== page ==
• Regulating and monitoring the use of nuclear energy and ionizing radiation.

  • Protecting environment and human health and property from the hazards of radiation and related pollution.

  • Ensuring general radiation protection and nuclear safety and security.

The JNRC has the duty of regulating nuclear materials and nuclear installations and facilities, to ensure the reliability and availability of the safety and security conditions and requirements for nuclear materials and nuclear installations and facilities, and the

preparation of a system for inventory and accounting of nuclear materials in Jordan under the Safeguards Agreement applied by the International Atomic Energy Agency.

In regards to the current law, JNRC has the duty of preparing the legislative framework of nuclear regulations and safety instructions and guides to control the peaceful use of nuclear energy in Jordan.

Figure 9

3.1.2. Licensing Process

The licensing processes of nuclear installations and facilities, reactor operators, management of spent fuel, and other related activities are under preparation.

3.2. Main national laws and regulations in nuclear power

In 2001, the law of Nuclear Energy and Radiation Protection (29/2001) substituted law (14/1987), and established JNEC to undertake both promotion and regulation of nuclear applications in the country.

In July 2007, the law was amended and divided into two laws allowing the creation of two independent entities the Jordan Atomic Energy Commission (JAEC) under Nuclear Energy Law (42/2007) and the Jordan Nuclear Regulatory Commission (JNRC) under Radiation Protection and Nuclear Safety and Security Law (43/2007).

In January 2008, the Parliament amended law (42/2007) empowering the Jordan Atomic Energy Commission to lead the national effort, implement Jordan’s nuclear strategy, and manage the nuclear programme.

The parliament, in compliance with IAEA recommendations and with the best of international practices, empowered JNRC as an independent body to promulgate the needed legal, regulatory and security framework for the introduction of nuclear power.

The following preliminary drafts of the regulations and instructions as set out in Article 26 of the Radiation Protection and Nuclear Safety and Security Law number (43/2007), and its amendments, are under preparation:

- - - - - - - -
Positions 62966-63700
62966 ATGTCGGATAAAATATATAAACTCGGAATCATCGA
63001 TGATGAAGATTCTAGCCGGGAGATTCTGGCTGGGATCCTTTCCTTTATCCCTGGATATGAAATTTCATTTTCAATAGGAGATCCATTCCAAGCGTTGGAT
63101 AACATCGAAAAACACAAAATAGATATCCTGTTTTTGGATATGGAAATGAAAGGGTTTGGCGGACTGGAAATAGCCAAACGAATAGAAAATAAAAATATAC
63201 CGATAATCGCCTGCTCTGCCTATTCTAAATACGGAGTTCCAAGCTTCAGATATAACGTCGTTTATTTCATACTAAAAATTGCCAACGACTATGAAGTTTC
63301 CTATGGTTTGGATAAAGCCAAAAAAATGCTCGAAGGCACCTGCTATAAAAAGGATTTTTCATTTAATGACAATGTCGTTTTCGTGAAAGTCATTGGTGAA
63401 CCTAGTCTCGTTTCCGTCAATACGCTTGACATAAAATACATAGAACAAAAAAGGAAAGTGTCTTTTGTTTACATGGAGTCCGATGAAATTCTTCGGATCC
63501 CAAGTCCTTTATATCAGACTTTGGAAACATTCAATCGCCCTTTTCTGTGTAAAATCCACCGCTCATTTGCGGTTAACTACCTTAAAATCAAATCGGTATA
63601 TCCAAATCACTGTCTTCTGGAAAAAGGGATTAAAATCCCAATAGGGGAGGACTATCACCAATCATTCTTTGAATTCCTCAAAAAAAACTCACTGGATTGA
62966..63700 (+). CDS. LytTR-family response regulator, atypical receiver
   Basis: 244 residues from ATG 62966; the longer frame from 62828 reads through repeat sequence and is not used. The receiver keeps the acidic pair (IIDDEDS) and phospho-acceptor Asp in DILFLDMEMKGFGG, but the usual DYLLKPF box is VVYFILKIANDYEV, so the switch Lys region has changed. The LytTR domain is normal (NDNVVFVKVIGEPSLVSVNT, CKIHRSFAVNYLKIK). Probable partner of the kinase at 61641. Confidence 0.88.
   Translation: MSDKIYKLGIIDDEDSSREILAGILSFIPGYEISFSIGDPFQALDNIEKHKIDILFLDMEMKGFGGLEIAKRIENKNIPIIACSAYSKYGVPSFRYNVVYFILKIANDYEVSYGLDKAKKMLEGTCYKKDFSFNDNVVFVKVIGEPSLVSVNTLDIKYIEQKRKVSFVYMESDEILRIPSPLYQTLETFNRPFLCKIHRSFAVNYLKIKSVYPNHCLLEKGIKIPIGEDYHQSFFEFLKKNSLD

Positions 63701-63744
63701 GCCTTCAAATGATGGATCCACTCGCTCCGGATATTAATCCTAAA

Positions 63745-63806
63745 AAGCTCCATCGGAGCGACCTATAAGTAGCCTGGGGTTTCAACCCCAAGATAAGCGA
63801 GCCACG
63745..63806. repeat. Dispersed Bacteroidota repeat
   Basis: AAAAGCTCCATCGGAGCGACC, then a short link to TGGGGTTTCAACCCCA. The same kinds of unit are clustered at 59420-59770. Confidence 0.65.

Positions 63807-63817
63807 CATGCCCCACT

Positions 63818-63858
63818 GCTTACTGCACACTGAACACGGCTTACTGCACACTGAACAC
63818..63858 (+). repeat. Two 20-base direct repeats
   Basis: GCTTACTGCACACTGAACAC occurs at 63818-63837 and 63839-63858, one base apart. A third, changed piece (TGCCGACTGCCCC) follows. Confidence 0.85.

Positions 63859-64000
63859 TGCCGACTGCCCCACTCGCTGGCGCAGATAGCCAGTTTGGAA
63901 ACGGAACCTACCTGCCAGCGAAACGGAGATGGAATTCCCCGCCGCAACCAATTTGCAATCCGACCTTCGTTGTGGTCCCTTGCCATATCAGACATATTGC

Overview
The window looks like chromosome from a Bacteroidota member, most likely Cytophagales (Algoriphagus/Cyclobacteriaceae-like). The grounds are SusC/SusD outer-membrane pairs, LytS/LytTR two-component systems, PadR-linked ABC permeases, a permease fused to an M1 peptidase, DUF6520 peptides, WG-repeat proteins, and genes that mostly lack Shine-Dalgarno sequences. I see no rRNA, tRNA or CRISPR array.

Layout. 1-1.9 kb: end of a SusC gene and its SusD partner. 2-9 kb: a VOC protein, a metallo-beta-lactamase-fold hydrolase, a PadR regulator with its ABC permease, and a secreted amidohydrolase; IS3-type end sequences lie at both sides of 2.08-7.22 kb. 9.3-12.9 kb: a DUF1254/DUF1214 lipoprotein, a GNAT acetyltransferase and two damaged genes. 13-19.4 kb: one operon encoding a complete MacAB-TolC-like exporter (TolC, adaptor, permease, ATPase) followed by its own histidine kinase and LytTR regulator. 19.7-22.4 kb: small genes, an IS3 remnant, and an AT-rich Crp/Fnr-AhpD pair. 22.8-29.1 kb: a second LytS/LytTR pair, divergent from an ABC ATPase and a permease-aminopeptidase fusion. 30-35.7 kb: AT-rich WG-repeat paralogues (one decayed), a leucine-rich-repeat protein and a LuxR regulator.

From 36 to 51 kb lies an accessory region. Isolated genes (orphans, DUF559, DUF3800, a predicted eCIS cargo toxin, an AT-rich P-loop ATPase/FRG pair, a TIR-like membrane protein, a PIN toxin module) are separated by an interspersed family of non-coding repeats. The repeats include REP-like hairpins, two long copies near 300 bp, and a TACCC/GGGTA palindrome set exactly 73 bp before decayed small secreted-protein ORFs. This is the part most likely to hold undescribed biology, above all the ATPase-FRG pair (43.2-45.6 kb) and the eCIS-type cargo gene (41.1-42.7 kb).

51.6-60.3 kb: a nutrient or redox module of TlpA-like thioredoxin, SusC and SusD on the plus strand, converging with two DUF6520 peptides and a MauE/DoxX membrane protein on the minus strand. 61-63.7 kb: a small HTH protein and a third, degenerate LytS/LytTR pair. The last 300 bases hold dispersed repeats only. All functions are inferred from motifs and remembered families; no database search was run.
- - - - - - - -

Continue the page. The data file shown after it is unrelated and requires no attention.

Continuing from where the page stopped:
• Regulation for Mining and Milling of Nuclear Materials;

  • Regulation for the Safe Use of Nuclear Energy;

  • Site Evaluation for Nuclear Installations;

  • Tariff on the Fees pursuant to the Regulation on the Safe Use of Nuclear Energy;

  • Regulation on the Procedure for Issuing Licenses and Permits for Safe Use of Nuclear Energy;

  • Instructions on Ensuring the Safety of Nuclear Power Plants;

  • Instructions on Ensuring the Safety of Research Nuclear Installations.


Central Bank of Jordan” Recent Monetary & Economic Developments in Jordan”, Amman, (2009).

Central Bank of Jordan” The Annual Report”, Amman, (2007).

Department of Statistics and Fafo “Living Conditions in the Hashemite Kingdom of Jordan” Amman, (2007).

International Monetary Fund “Jordan: 2008 Article IV Consultation—Staff Report; and Public Information Notice on the Executive Board Discussion -IMF Country Report No. 08/290” Washington, (2008).

Ministry of Energy and Mineral Resources, “Energy Sector Strategy (2007-2020)”, Amman, (2007).

National Agenda Committee,” The National Agenda” Amman, (2006).

Appendix 1: International, Multilateral and Bilateral Agreements


  • Agreement on the Privileges and Immunities of the IAEA
Entry into Force: October 27, 1982
  • Revised Supplementary Agreement Concerning the Provision of Technical Assistance by the IAEA (RSA)
Entry into Force:February 5, 1989
  • Application of safeguards in connection with the Treaty on Non-Proliferation of Nuclear Weapons (with Protocol)
Entry into Force:
  • Protocol Additional to the Agreement between the Hashemite Kingdom of Jordan and the IAEA for the Application of Safeguards in Connection with the Treaty on the Non-Proliferation of Nuclear Weapons
  • Co-operative Agreement for Arab States in Asia for Research, Development and Training Related to Nuclear Science and Technology (ARASIA)


October 7, 2009
Signature: October 7, 2009
Entry into Force:January 11 ,1988
Entry into Force:January 11, 1988
Entry into Force::
September 10, 2009


  • Jordan / France      
Signature: May 30, 2008
  • Jordan / China        
Signature: August 19, 2008.
  • Jordan /South Korea     
Signature:December 1st, 2008.
  • Jordan / Canada    
Signature: February17, 2009.
  • Jordan / Russian Federation   
Signature: May 22, 2009.
  • Jordan / Argentina
Signature: September 23, 2009
  • Jordan / United Kingdom
Signature: June 22, 2009
  • Jordan /Spain
Signature: January 27, 2010

* Nuclear Cooperation Agreement

Appendix 2: main organizations, institutions and companies involved in nuclear power related activities

Jordan Atomic Energy Commission
Telephone: +962 6 5230978
Fax: +962 6 5231017

Jordan Nuclear Regulatory Commission
Telephone: +962 6 5927124
Fax: +962 6 5927144

Report Coordinator: Dr. Kamal Araj
Institution: Jordan Atomic Energy Commission
Telephone: +962 6 5230978

Attached files